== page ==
Ear Infection in Dogs

Ear infection in dogs can turn serious if left untreated and is a chronic problem for many breeds. In this post, our Flat Rock vets list the different types of ear infections and how they are treated and diagnosed.


What are ear infections in dogs?

Ear infections in dogs are fairly common. If your dog starts to exhibit symptoms, you’ll probably notice quickly. They may shake their head, whine or scratch their ear. Wax buildup or discharge may become a problem.

But what if your dog is asymptomatic, and what may happen if the infection goes untreated? Today, our Flat Rock vets share some insights about ear infections in dogs.

You may be surprised to learn there are actually three types of ear infections in dogs. They include:

Otitis Externa (Outer Ear)

Also known as “otitis externa” or “infection of the external ear canal”, outer ear infection is one of the most common types diagnosed in dogs.

Otitis Media (Middle Ear) and Otitis Interna (Inner Ear)

Outer ear infections that have gone undetected or untreated can often lead to infections in the middle and inner ear. These can turn very serious and may lead to vestibular symptoms, along with facial paralysis and deafness.

This is why it’s critical that outer ear infections are detected early and that every reasonable effort is made to prevent infection from occurring.

Which dog breeds are susceptible to ear infections?

Some breeds are more vulnerable to ear infections due to the shape of their ear canals. These include dogs with floppy, large or hair years such as Miniature Poodles and Cocker Spaniels. However, any breed can experience ear infections.

Symptoms of Ear Infection in Dogs

Aside from wax buildup and discharge in the ear canal, some dogs will not show any symptoms of ear infection and in others, serious symptoms can appear. Serious symptoms may include:

  • Pain
  • Itchiness
  • Redness or swelling in the ear canal
  • Crusting or scabs in the ears
  • Odor
  • Scratching at the affected ear
  • Head shaking
  • Dark discharge

Causes of Ear Infection in Dogs

More fluid tends to collect in dogs’ ear canals than humans, due to our furry friends’ L-shaped ear canal. This leaves them more vulnerable to infection.

Bacteria, yeast or a mix of both are common causes of infection. Other factors that can contribute to infections include:

  • Injury to ear canal
  • Allergies (skin diseases or food sensitivities)
  • Moisture, which creates an environment where yeast and bacteria thrive, causing bacterial ear infections in dogs
  • Wax buildup

Diagnosis & Treatment

If you suspect your dog may have an ear infection, you’ll want to visit your veterinarian as soon as possible and have it treated quickly, to both alleviate immediate pain and discomfort and prevent infection from spreading to the inner or middle ear.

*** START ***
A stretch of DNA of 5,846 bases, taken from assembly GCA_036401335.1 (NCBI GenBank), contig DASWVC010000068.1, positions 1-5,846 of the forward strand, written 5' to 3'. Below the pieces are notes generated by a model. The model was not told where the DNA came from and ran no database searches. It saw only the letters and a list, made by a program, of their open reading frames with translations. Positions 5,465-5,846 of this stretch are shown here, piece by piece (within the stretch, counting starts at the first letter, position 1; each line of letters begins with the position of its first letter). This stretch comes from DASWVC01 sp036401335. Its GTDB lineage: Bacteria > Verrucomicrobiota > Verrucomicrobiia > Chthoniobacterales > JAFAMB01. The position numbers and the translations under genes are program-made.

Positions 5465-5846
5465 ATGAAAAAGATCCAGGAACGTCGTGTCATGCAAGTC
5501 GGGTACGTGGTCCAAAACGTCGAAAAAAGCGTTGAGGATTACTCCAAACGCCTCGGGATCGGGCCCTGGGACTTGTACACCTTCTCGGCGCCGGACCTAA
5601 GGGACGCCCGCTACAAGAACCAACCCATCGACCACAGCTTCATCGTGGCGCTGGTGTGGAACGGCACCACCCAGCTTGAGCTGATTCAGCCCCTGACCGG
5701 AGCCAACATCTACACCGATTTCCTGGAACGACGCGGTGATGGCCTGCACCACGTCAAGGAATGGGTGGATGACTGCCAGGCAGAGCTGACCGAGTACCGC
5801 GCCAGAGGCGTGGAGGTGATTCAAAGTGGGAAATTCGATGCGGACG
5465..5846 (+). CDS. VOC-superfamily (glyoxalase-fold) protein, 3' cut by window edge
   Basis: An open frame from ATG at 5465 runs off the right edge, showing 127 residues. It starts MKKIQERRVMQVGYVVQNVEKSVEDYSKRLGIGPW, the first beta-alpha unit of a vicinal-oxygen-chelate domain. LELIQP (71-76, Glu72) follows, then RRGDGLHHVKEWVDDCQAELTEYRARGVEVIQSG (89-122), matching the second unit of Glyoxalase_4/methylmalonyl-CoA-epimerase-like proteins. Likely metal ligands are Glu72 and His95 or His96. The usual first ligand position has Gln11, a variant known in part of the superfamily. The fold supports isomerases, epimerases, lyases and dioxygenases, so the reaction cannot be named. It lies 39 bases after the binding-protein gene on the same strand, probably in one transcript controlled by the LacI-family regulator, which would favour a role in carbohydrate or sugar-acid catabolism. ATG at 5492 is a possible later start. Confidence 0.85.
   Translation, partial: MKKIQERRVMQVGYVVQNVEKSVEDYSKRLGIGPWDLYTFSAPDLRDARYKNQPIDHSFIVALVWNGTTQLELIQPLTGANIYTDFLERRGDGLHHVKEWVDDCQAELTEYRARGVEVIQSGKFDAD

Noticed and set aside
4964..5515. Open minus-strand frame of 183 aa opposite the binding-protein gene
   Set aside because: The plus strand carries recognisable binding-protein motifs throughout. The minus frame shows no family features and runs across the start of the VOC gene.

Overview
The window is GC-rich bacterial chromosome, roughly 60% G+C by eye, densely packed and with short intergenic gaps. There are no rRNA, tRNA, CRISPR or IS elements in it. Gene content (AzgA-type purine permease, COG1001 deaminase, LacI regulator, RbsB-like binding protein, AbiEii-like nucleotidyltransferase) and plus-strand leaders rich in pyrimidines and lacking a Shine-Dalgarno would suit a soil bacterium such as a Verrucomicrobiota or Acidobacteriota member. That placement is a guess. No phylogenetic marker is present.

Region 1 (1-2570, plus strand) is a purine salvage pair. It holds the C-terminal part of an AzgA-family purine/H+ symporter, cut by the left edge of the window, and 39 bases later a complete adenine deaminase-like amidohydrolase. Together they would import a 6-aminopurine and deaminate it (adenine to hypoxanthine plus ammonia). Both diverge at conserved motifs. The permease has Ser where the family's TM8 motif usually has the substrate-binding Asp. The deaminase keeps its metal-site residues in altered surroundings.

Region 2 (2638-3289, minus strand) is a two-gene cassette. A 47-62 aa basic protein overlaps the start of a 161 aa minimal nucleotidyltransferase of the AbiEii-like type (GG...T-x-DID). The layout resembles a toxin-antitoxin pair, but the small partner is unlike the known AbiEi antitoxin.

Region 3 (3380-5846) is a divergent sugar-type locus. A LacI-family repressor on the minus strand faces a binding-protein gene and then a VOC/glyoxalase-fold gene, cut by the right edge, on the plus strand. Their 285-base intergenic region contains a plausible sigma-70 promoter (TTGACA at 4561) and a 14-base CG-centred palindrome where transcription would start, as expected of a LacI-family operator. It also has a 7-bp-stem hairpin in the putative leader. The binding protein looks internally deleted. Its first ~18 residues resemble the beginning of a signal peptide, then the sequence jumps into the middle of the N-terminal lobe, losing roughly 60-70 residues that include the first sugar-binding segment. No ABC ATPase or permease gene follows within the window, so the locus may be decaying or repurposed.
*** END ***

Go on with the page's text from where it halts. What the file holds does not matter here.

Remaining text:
Prepare to brief your vet on your dog’s medical history, ear infection symptoms, recent activities, swimming, grooming and diet. The veterinarian will then perform a physical examination, including a close inspection of the ears.

A medicated ear cleanser can be used to clean your dog’s ears, before the vet prescribes a topical medication for at-home use. Oral antibiotics or anti-inflammatory medications may be prescribed for severe cases.

While most uncomplicated infections will clear up within 1 to 2 weeks, severe symptoms or underlying conditions may lead to chronic ear infection or take longer to be resolved.

Surgery to remove the ear canal may be recommended in cases of severe chronic disease. This would eliminate diseased tissue and prevent infection from recurring.

What can happen if my dog’s ear infection is left untreated?

A qualified vet will need to treat your dog right away if he is showing signs of ear infection. An untreated ear infection or lapses in treatment can develop into severe infection and lead to serious issues.

If antibiotics are prescribed, ensure the full course of treatment is completed, even if your dog’s ear infection looks as if it’s cleared up before the antibiotics are finished. As mentioned above, untreated outer ear infections may lead to more serious middle and inner ear infections.

Note: The advice provided in this post is intended for informational purposes and does not constitute medical advice regarding pets. For an accurate diagnosis of your pet's condition, please make an appointment with your vet.

Do you suspect your dog may have an ear infection? Our vets have experience in diagnosing and treating many illnesses and conditions. in pets. Contact our Flat Rock vets at Western Carolina Regional Animal Hospital & Veterinary Emergency Hospital right away to schedule an appointment.

Ear Infections in Dogs, Flat Rock Vet

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